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Security officer has an eye for photography

  • Butler explains the composition and setup for a photos session using a model he completed recently.

    Butler explains the composition and setup for a photos session using a model he completed recently.
    Travis DeNeal photo

  • Randy Butler of Harrisburg displays a panorama of a mountain range in Montana from one of his two photo books.

    Randy Butler of Harrisburg displays a panorama of a mountain range in Montana from one of his two photo books.
    Travis DeNeal photo

  • Randy Butler of Harrisburg displays a photo of the gazebo overlooking the river in Elizabethtown from one of his two photo books.

    Randy Butler of Harrisburg displays a photo of the gazebo overlooking the river in Elizabethtown from one of his two photo books.
    Travis DeNeal photo

  • Butler has turned some of his favorite photos into large display works, like this buffalo from a photo trip to Land Between the Lakes in Kentucky.

    Butler has turned some of his favorite photos into large display works, like this buffalo from a photo trip to Land Between the Lakes in Kentucky.
    Travis DeNeal photo

 
BY TRAVIS DENEAL
Staff Writer tdeneal@dailyregister.com
updated: 3/23/2017 3:39 PM

HARRISBURG -- Randy Butler's path to the world of professional photography is not a traditional one.

He started his work career as a cycle mechanic at the former Jerry's Honda, and later became court security officer for Saline County.

In fact, it's not uncommon for visitors to the county courthouse to see Butler at the metal detector at the building's public entrance, ensuring prohibited items like firearms don't make it inside.

When he's not protecting the courthouse, though, he spends a good deal of time shooting -- a camera, that is.

"I've always been kind of interested in the photography business, so here a couple of years ago, I decided to get a professional-grade camera and lenses and take as many pictures as I could," Butler said.

He said using the camera lets him take advantage of travel locations, whether they be as close as the Shawnee National Forest or in the western United States.

"This year, I'm going to be taking a trip that will include Arizona, as well as time at Lake Tahoe," he said. "I should have a lot of opportunities for great photos."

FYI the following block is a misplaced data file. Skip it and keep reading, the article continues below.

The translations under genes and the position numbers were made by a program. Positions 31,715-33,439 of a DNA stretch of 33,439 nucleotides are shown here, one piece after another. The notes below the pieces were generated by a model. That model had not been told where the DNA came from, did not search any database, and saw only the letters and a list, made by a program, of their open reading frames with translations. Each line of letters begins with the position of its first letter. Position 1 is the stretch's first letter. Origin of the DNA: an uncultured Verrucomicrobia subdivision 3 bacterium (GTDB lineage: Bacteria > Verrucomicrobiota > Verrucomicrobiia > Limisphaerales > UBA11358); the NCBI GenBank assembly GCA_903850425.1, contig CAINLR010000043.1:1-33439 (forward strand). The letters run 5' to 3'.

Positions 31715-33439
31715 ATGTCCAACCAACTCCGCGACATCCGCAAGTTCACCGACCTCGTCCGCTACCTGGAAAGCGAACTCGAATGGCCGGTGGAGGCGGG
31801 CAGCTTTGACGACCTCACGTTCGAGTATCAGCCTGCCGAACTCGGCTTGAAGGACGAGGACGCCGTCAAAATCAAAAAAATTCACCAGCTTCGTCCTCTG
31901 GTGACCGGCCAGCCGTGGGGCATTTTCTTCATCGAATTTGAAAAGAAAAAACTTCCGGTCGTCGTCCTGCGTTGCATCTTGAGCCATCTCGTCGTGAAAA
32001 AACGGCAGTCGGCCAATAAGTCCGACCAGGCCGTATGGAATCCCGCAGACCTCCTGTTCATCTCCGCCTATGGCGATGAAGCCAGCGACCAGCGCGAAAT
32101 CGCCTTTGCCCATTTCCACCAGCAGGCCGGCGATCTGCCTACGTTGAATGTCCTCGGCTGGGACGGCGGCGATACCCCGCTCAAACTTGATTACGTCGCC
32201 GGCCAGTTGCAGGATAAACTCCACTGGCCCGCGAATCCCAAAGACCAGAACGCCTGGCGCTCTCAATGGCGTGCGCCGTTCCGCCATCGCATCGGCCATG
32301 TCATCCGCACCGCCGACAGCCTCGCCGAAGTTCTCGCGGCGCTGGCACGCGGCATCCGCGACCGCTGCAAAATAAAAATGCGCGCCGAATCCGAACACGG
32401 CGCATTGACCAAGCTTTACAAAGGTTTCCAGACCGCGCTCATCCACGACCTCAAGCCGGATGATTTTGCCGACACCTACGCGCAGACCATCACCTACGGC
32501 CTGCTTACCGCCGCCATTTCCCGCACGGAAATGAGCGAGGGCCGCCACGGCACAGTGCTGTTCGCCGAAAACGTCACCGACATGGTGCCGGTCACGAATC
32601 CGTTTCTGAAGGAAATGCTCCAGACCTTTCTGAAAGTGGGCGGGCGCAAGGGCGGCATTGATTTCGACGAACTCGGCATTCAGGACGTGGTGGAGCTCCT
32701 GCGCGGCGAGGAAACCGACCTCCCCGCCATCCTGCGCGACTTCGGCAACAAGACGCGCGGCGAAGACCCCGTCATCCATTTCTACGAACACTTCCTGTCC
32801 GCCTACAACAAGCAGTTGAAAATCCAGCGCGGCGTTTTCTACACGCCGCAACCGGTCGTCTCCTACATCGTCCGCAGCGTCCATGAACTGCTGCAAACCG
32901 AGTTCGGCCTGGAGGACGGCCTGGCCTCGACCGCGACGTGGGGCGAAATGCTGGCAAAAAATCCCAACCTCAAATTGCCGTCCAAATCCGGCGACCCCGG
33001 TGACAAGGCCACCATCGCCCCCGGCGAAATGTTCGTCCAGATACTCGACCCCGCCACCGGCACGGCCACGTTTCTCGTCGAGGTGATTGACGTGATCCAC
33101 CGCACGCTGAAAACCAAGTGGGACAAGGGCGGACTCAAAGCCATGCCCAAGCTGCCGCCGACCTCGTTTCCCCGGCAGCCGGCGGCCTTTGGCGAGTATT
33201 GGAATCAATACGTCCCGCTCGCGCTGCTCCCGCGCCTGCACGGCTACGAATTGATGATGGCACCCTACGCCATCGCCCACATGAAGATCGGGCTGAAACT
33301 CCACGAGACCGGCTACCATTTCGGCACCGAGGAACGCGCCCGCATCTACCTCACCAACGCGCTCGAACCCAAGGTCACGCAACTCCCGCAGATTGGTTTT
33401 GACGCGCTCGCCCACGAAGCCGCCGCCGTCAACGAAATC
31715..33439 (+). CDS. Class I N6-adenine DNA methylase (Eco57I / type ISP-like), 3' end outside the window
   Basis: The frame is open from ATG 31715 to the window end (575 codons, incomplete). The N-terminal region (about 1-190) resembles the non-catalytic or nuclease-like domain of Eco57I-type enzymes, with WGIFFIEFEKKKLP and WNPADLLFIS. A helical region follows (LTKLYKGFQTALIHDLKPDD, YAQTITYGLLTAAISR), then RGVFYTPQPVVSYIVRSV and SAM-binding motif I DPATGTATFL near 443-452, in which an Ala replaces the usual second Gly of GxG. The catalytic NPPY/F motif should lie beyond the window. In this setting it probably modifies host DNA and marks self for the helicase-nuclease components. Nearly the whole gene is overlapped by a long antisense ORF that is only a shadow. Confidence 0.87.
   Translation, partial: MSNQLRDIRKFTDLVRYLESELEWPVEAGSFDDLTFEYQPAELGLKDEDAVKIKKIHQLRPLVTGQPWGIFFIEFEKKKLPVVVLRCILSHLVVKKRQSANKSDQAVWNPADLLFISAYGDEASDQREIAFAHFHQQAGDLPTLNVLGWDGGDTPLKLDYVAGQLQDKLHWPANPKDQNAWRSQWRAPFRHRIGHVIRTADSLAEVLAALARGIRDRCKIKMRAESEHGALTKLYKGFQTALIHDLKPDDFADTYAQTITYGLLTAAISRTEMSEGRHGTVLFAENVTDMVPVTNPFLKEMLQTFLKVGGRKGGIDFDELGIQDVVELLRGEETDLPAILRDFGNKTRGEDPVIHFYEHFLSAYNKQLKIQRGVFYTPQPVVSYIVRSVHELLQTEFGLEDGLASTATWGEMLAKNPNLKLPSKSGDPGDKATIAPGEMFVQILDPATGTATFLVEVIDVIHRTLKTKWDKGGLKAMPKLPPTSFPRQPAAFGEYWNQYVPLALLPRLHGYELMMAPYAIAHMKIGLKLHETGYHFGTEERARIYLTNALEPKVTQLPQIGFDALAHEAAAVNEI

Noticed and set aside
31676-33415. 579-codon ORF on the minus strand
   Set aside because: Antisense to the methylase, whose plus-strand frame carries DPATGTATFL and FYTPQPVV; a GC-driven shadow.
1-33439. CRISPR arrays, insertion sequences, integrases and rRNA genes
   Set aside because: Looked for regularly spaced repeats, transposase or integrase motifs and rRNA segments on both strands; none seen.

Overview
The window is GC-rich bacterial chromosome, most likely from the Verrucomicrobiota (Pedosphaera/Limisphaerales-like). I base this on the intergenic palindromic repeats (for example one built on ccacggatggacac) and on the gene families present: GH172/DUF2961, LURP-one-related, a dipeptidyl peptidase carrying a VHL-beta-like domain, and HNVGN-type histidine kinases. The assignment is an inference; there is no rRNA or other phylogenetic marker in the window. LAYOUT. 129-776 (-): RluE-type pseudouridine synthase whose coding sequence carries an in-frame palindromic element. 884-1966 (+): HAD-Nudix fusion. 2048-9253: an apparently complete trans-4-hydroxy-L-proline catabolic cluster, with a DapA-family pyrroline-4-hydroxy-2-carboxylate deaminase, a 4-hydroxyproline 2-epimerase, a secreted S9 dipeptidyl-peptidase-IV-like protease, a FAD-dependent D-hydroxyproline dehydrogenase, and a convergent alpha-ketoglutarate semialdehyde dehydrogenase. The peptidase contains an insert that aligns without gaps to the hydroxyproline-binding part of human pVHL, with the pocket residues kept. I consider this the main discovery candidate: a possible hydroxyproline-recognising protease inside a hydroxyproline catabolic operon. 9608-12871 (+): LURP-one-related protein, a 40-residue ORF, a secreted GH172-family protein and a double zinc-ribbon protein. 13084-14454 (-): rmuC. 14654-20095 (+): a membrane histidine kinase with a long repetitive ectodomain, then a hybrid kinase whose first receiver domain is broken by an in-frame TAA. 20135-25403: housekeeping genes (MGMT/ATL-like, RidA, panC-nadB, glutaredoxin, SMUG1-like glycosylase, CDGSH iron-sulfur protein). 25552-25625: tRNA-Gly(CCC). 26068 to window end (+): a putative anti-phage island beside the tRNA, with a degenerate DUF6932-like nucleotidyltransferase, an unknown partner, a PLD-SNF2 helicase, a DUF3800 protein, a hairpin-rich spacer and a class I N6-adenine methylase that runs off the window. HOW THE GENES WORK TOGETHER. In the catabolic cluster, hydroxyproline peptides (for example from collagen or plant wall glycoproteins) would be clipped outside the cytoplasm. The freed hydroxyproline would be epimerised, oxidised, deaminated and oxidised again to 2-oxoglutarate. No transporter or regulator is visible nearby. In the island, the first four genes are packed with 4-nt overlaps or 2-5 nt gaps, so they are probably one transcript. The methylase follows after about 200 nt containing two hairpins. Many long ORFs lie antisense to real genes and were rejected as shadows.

He also plans to participate in Shutterfest, a photo seminar in St. Louis sponsored by the publisher of Shutter magazine.

Butler's body of work largely consists of landscapes or natural photographs, though he has a talent for taking a well-known and often-photographed landmark like Garden of the Gods' Camel Rock and making the viewer feel like he or she is witnessing it for the first time.

More recently, Butler said he has taken portrait sessions using models, and there are different challenges.

"With a landscape, if there's something that could be better about a picture, usually I can just move a little here or there and that makes the difference," he said. "When you are photographing a live model, you need to know how to be able to tell them to move things like their hands or their head. If the model is experienced with modeling, it makes it much easier for a photographer. You can concentrate on operating the camera."

Most challenging, he said, can be night photography, especially with a subject like the moon. Though a large, warm-toned harvest moon hangs in his living room, taking such a picture can be much more work that the end result shows, he said.

"It is difficult when it's dark all around a very bright object," he said. "Those are the kinds of photos you sometimes have to work at to get right."

Butler, a self-professed "tech geek," said instead of traditional photo training, he learned his craft online.

"There are a lot of videos on YouTube that show you how to shoot in certain lighting situations, what to do with the shutter," he said. "I watched every one I could find, and learned the best way to use my camera."

He said when he started, many of his first images were not the glossy magazine quality of his current portfolio.

"I destroyed a lot of photos," he said, laughing about his early experiements. "I turned every manual setting on my camera and learned to use it like that. I still shoot everything manually. It takes longer to learn how to do it, but it makes you a better photographer."

For more information, visit Butler's photography website at http://www.rgbphotography.us/.